«It was a peaceful autumn morning and I didn’t mind the idea of going to visit my home turf. So much peace and poetry: until the farmhand said to me: “Sir, what do you think? This would be the year to plant new vines. . .” And why was he asking me? What did it have to do with me? I didn’t “own” any of these things. I was living on rent, hanging, and just as dependent on the work of others as the vine trees themselves.»
This was written by Guglielmo Boselli – “Guglia” as he was more familiarly known – as he many years later recalled the moment that would mark his life forever: “I was free, I was rich, there were many options open to me in life.” He continues: “But now I am no longer the landowner. I’ve become son of the King. And everything is mine, because it all belongs to my Father. He distributes it to me in wisdom, joys and sufferings, making me always more similar to Himself. Lord, who could explain my joy?”
Gugliermo had been born into an aristocratic family in Carpi, Italy. In the spring of 1950, while a student of architecture at the Polytechnic Institute of Milan he would go to the “Cardinal Ferrari Center,” which offered food and lodging to students and workers. There he met Ginetta Calliari, one of the first companions of Chiara Lubich.
He describes the event. “This evening at the canteen, as everyone finished their supper, I went up to the table where Ginetta was seated. And she never grew tired of sharing what she called “the Ideal.” In the end, her table looked like an anthill: besides all the people seated around her, there were also many people standing and listening. We would never have gone away. There was such a great peace, such a fullness of life that no one had ever experienced before. . .”
Little by little, conquered by this new way of living, Guglia came to the decisive realization that “the Gospel cannot be understood with the head as much as it can be with the heart.” He left his fiancé and gave away his possessions to the poor. In 1952 he followed God’s call and entered the focolare in Rome.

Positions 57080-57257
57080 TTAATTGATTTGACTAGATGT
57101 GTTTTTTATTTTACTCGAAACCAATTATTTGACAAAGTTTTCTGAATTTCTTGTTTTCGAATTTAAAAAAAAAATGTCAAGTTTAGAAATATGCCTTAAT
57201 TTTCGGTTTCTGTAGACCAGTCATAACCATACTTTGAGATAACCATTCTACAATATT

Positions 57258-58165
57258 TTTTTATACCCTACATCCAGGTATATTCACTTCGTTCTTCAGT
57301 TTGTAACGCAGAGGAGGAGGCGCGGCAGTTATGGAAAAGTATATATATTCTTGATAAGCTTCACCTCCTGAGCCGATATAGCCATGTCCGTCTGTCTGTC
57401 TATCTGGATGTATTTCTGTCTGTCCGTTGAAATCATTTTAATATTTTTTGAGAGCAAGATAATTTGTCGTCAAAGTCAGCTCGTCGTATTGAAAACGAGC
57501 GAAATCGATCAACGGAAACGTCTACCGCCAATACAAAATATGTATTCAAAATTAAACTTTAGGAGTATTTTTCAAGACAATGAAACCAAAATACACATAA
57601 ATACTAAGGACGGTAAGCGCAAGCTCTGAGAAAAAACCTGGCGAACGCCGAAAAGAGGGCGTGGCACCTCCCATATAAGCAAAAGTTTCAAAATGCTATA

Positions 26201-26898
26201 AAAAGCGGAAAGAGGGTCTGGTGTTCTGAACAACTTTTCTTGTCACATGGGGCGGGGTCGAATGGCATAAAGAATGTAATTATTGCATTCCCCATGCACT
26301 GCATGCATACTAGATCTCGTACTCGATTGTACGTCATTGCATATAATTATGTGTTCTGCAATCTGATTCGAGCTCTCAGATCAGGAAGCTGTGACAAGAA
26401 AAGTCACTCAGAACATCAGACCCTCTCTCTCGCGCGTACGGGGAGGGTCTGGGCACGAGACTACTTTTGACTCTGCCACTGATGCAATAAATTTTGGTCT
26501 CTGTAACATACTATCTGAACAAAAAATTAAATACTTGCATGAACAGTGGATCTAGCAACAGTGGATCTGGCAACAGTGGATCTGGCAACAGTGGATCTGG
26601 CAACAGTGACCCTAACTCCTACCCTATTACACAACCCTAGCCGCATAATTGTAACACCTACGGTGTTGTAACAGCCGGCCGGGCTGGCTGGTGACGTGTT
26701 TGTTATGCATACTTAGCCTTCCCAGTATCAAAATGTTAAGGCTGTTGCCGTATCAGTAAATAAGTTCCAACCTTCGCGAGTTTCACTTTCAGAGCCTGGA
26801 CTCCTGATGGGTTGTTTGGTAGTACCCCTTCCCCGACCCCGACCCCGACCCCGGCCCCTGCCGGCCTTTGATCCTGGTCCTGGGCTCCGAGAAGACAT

He writes of that day: “Today, Ash Wednesday of the Year 1952 (. . .) I consecrated my life to God; and I’ve never felt so in tune with the times as I do now. I had everything that anyone could humanly desire and I left it all behind. I was esteemed by all, and I gave it up. I had a brilliant future ahead of me, and I gave it up. And – in total contrast to the dullness of this world that surrounds me, the bitterness in people’s souls, reaching for shadows – I am happy, immensely happy, with a happiness that many do not know, that many cannot even begin to imagine.”
He lived in several cities in Italy. Everywhere it was an adventure. In Florence, for example, as an architect and count, the only work he could find was in a ceramic factory, designing the same flower on the same pieces of ceramic all day long.
A fundamental event occurred at the 1956 Mariapolis in the mountains of Trent, Italy. At the conclusion of this vacation with the people of the focolare, he had an idea for keeping people in touch when they returned to their homes. Città nuova was begun and Guglia was one of the first to write articles for its mimeograph pages. This is how his journalistic career began, first as editor and then director for forty years, until his last day of life on this earth.
In 2001 when she shared the news of his sudden departure for Heaven because of a cerebral hemorrhage, Chiara Lubich wrote: “My first reaction? A clear light, even joy, I would say, because I felt I could truthfully say that Guglia had accomplished God’s plan for him.”